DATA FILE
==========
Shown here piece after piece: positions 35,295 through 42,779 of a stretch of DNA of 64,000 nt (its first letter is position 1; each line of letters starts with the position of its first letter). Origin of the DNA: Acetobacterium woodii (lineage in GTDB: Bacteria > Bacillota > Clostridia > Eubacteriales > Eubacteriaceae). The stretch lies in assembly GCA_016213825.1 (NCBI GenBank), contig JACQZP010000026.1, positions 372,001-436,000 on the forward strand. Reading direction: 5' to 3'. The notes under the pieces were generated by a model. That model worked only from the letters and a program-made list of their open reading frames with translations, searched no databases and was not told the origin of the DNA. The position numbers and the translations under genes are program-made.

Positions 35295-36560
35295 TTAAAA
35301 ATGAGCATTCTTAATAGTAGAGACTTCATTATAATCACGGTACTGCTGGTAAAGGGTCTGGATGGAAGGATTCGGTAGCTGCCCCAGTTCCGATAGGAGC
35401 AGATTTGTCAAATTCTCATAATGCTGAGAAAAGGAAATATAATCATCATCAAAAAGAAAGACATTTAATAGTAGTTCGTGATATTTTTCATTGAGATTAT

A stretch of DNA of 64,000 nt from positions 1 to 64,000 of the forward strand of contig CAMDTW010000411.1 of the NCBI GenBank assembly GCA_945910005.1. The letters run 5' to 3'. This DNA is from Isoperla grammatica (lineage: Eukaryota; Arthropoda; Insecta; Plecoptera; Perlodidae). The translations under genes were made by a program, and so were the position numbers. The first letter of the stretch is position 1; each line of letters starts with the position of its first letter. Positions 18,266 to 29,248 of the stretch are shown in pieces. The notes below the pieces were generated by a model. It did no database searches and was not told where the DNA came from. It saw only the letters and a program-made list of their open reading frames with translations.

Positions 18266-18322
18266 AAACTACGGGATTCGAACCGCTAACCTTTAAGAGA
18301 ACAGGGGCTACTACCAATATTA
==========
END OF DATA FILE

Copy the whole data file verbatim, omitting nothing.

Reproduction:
Shown here piece after piece: positions 35,295 through 42,779 of a stretch of DNA of 64,000 nt (its first letter is position 1; each line of letters starts with the position of its first letter). Origin of the DNA: Acetobacterium woodii (lineage in GTDB: Bacteria > Bacillota > Clostridia > Eubacteriales > Eubacteriaceae). The stretch lies in assembly GCA_016213825.1 (NCBI GenBank), contig JACQZP010000026.1, positions 372,001-436,000 on the forward strand. Reading direction: 5' to 3'. The notes under the pieces were generated by a model. That model worked only from the letters and a program-made list of their open reading frames with translations, searched no databases and was not told the origin of the DNA. The position numbers and the translations under genes are program-made.

Positions 35295-36560
35295 TTAAAA
35301 ATGAGCATTCTTAATAGTAGAGACTTCATTATAATCACGGTACTGCTGGTAAAGGGTCTGGATGGAAGGATTCGGTAGCTGCCCCAGTTCCGATAGGAGC
35401 AGATTTGTCAAATTCTCATAATGCTGAGAAAAGGAAATATAATCATCATCAAAAAGAAAGACATTTAATAGTAGTTCGTGATATTTTTCATTGAGATTAT

A stretch of DNA of 64,000 nt from positions 1 to 64,000 of the forward strand of contig CAMDTW010000411.1 of the NCBI GenBank assembly GCA_945910005.1. The letters run 5' to 3'. This DNA is from Isoperla grammatica (lineage: Eukaryota; Arthropoda; Insecta; Plecoptera; Perlodidae). The translations under genes were made by a program, and so were the position numbers. The first letter of the stretch is position 1; each line of letters starts with the position of its first letter. Positions 18,266 to 29,248 of the stretch are shown in pieces. The notes below the pieces were generated by a model. It did no database searches and was not told where the DNA came from. It saw only the letters and a program-made list of their open reading frames with translations.

Positions 18266-18322
18266 AAACTACGGGATTCGAACCGCTAACCTTTAAGAGA
18301 ACAGGGGCTACTACCAATATTA